First, you have to navigate to the Graphics tab, and then press and hold on one of the arrows to toggle the “Show HUD” option to Off, then press and hold on Apply to save your changes. And then do it all over again to turn the HUD back on!
It’s frustrating when you find a beautiful vista but your screenshot is cluttered with distant waypoints and pop-up reminders of what you’re “supposed” to do next. Being able to show/hide the HUD at the push of an (assignable) button would encourage players to share their finds, and make crafting your next desktop wallpaper much easier.
Dark Souls 2 and Dark Souls 3 both included an “Auto” HUD option, which would hide the HUD after a few seconds of inactivity. This made it really easy to capture beautiful HUD-free screenshots during my playthroughs, and made the game feel more immersive.
Credit where it’s due
No Man’s Sky was built by a small team. But its credits screen looks like a complete afterthought! This is what the game’s credits look like (accessible through the Options menu):
This screen doesn’t scroll or move in any way, and yet this is how they chose to present their team? The text is tiny, there’s almost no content hierarchy and it’s not using the space effectively to present this information.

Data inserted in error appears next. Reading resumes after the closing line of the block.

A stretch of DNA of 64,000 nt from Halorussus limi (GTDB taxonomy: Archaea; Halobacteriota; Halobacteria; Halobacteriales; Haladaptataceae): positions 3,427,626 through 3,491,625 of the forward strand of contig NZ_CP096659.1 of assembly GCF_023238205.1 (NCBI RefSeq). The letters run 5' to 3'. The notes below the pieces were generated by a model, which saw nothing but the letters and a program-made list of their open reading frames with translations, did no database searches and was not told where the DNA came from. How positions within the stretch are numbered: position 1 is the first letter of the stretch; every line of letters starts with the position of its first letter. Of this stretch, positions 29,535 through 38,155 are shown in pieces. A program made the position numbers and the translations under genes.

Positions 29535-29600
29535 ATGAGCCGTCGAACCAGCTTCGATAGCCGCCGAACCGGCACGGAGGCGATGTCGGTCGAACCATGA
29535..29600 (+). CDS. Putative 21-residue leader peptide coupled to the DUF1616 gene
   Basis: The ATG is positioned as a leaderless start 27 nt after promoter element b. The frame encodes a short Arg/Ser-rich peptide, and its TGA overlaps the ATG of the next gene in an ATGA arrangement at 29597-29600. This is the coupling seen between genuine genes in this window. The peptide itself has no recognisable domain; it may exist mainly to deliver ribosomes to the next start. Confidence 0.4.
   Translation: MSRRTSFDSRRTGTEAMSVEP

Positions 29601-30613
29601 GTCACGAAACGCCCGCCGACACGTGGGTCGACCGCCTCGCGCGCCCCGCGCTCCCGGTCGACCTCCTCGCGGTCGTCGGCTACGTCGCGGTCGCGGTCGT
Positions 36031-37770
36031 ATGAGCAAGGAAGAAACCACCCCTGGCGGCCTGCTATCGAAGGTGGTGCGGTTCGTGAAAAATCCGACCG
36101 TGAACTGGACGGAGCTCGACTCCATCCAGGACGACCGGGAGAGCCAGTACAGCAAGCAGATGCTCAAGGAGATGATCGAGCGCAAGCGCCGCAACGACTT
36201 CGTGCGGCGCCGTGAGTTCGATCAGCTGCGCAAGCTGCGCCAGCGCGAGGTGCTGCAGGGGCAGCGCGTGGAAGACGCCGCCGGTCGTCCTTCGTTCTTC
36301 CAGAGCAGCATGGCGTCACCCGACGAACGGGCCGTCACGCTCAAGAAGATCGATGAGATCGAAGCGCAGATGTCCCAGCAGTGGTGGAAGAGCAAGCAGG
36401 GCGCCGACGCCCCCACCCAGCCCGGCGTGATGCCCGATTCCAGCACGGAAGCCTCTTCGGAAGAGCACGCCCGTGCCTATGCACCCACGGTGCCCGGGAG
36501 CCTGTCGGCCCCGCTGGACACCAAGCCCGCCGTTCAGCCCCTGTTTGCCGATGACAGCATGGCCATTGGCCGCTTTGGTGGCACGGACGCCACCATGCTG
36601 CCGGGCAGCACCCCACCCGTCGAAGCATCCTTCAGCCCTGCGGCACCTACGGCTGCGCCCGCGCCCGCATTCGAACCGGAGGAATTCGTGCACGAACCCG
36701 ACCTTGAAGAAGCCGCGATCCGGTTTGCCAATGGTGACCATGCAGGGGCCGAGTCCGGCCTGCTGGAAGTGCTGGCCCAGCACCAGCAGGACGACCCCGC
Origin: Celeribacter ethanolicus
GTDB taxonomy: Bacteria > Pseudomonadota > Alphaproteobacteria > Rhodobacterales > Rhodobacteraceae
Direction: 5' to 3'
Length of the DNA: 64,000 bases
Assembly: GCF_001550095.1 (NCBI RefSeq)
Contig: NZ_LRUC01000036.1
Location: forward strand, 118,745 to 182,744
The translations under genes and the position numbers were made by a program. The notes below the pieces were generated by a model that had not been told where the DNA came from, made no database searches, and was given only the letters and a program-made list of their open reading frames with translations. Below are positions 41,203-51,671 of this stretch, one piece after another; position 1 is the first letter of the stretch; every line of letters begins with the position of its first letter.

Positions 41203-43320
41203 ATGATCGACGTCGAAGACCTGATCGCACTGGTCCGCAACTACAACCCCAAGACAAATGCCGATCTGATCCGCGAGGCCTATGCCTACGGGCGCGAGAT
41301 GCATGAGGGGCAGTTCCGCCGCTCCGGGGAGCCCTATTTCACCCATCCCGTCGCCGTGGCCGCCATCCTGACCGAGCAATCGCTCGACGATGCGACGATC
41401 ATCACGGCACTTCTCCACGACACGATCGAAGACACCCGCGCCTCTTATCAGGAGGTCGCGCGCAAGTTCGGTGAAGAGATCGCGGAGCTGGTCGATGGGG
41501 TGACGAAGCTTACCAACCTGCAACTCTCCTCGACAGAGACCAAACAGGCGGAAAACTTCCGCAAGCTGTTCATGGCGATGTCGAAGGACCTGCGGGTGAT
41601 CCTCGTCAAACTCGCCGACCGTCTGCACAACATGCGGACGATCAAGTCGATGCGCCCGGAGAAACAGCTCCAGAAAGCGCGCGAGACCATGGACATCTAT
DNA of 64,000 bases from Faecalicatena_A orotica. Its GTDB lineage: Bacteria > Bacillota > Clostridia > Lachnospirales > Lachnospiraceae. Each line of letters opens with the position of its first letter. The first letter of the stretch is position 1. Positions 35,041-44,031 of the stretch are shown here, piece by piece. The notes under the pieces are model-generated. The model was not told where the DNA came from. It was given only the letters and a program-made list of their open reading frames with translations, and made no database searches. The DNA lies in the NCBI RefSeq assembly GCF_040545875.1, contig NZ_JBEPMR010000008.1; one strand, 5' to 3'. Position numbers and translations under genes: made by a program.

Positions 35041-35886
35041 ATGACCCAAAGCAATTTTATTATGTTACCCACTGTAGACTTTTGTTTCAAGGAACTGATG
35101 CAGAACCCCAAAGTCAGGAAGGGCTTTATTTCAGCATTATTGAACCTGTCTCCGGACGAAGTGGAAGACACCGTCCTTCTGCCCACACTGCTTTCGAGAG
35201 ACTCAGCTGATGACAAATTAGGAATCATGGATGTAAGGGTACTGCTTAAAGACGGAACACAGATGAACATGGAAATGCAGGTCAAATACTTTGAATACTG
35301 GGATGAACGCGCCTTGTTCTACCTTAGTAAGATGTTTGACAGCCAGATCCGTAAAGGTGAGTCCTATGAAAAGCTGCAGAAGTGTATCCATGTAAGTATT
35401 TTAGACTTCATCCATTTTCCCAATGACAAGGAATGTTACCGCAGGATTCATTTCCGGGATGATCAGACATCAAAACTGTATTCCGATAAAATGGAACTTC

N++, a game built by an even smaller team at Metanet Software, has thoughtfully-designed credits that also take up a single screen but use color, scale, and alignment to create a clear hierarchy of information.
Here are some other strange UX patterns that I’ve noticed while playing the game:
- The game gives you a “LIFE SUPPORT LOW” warning when it reaches 75%, 50%, and 25%. For most players, 75% wouldn’t be considered “low” and this creates unnecessary urgency.
- The game encourages you to upload your plant and animal discoveries, but there’s no option to batch upload all of them at once! Instead, you have to tediously select each individual species and hold a button to upload it.
- The PC version allows controls to be rebound, but the PS4 version doesn’t! This presents accessibility problems for many players, and an inconvenience for others. (EDIT: It is possible to set custom button configurations on the PS4 but it changes the buttons for all games! Per-game custom button configuration isn’t possible yet, so it can be tedious if you’re playing anything in addition to No Man’s Sky)
- By default, the game makes the player click the right stick (R3) in order to sprint. This is a non-standard control scheme (most games use L3) which is frustrating if your instinct is to click the left stick (as mine is).
- The option to Quit the game is buried under the Options menu, an unexpected location that many players may have trouble finding.
- When looting various bins and containers in the world, there’s no option to evaluate the contents and keep/reject the items. The items inside either pop straight into your exosuit inventory or you get a blaring INVENTORY FULL error message. Games like Fallout 4 tell you what is inside a given container and allow the player to decide whether they want to pick them up.
Despite its flaws, I’m eager to continue exploring the huge virtual universe. I’m hopeful that Hello Games will continue to update and support the game, hopefully addressing many of the UX problems that are present now. In the meantime, I’ll be expanding my knowledge of the Gek and scanning every plant and animal I find.